New research by US venture capital firm Illuminate Ventures has reiterated the problems female entrepreneurs face compared to men in getting better access to capital to scale their businesses.
The report titled “Gender Differences in Entrepreneurship: Voices of Founders and Funders” surveyed around 600 entrepreneurs and 600 VC investors on their opinions about what attitudes make for a successful entrepreneur and what the most significant barriers are to entrepreneurial success. The research was conducted in partnership with the Carnegie Mellon University Tepper School of Business.
Some of the key findings of the research include:
- male and female founders shared more similarities in their attitudes toward success and barriers than is commonly assumed, especially by VC investors;
- many investors still had a stereotypical idea of what a tech founder “looks like”; and
- access to funding and team talent remain significant issues for female tech founders.
Interestingly, both male and female entrepreneurs identified the same two factors as their main barriers to success, though in a reversed order. While 58% of women identified access to capital as their top barrier (versus 37% of men), 49% of men ranked financial security as their number one concern (versus 42% of women).
One of the main conclusions from the report is that women need to build and nurture the right kind of networks if they want to improve their chances of gaining access to capital and talent to help grow their businesses.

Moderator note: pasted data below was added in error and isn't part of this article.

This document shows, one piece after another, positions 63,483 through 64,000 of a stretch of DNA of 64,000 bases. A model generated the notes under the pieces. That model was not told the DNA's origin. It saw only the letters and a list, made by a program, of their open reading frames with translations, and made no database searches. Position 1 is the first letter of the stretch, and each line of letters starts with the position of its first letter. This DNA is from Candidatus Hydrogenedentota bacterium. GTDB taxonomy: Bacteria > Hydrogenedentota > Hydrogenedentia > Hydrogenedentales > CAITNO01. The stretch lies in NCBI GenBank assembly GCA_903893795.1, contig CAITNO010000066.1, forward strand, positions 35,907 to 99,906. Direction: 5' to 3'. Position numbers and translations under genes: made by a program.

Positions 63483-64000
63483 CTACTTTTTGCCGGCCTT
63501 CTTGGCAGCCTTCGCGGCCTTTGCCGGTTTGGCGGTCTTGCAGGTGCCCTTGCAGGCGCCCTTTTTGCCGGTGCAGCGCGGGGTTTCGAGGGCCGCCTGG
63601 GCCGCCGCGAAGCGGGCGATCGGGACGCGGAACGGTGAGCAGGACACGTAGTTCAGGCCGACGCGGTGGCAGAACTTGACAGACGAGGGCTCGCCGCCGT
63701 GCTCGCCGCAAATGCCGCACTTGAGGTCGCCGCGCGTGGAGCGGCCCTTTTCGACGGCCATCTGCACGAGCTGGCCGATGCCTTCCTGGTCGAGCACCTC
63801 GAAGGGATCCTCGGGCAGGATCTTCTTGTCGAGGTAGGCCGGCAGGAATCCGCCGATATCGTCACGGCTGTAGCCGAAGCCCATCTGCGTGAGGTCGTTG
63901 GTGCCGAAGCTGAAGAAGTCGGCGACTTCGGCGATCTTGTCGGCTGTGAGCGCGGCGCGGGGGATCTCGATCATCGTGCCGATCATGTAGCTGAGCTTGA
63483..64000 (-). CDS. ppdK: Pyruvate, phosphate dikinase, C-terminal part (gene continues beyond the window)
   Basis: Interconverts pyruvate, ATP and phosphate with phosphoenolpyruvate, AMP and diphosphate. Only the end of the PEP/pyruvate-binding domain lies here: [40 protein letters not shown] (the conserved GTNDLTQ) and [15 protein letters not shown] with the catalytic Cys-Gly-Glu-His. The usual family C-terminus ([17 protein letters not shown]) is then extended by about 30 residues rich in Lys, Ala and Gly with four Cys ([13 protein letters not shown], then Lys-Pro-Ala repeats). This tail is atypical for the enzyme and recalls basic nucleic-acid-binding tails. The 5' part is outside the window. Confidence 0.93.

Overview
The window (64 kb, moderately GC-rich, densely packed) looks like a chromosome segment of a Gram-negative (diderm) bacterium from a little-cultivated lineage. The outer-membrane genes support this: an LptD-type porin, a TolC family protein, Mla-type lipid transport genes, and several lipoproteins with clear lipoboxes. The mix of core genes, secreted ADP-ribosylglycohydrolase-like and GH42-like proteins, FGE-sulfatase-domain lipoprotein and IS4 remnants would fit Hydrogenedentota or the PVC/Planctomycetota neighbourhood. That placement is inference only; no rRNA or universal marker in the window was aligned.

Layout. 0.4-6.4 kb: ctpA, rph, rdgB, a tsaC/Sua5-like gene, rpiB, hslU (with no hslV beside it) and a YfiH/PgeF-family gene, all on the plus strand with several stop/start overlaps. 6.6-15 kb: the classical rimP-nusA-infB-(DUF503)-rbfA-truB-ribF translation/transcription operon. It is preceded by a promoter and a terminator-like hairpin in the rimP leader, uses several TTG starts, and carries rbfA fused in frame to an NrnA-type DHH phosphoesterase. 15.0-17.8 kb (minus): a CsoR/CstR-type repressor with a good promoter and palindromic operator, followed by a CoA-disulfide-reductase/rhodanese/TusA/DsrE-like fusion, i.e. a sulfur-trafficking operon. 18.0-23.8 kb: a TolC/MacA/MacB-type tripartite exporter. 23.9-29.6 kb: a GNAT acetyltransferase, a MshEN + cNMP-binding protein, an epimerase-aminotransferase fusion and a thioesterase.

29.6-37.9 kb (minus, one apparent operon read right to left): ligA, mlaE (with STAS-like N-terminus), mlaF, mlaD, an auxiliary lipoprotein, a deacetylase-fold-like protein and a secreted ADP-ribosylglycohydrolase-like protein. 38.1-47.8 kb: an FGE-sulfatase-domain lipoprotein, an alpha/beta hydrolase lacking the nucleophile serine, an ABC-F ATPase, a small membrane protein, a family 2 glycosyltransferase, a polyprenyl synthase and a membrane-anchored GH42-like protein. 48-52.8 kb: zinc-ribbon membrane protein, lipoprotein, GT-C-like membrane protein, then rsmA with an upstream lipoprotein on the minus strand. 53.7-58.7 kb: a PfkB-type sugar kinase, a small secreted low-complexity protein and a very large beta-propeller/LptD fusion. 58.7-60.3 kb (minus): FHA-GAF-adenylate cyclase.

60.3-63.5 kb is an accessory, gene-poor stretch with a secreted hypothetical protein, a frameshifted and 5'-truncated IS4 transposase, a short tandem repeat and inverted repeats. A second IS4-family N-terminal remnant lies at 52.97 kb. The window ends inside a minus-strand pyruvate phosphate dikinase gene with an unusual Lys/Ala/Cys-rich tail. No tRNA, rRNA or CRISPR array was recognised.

“Women entrepreneurs should focus on network-building opportunities that will allow them better access to capital and ease the process of building great teams. Investors and advisors can help enable this,” the report says.
The report also reiterates the gender funding gap faced by female entrepreneurs in accessing capital through VC partnerships. Men dominate the VC industry and, according to the survey, they are less likely than female VC investors to meet with female entrepreneurs.
“We learned that nearly half of male investing partners meet with 10 or fewer companies a year that include any woman co-founder (versus 18% of women VCs), and 61% of males invested in fewer than two of these opportunities (versus 30% for women VCs) in the past three years.”
This finding reinforces other studies that have also identified the biases at play for women seeking to gain access to VC finance.
In my blog last week, I used the example of an admittedly limited and unscientific straw poll, which I based off 15 company funding rounds announced on Crunchbase on one day: July 26. Out of the 15 companies, there are 23 founders, two of whom were female.
The report by Illuminate Ventures delves deeper into the attitudes and realities behind such paltry figures for female entrepreneurs. Many of the findings in the report make for sober reading and remind us all there is still much work to be done yet for women to get a fair go at starting and building great businesses.
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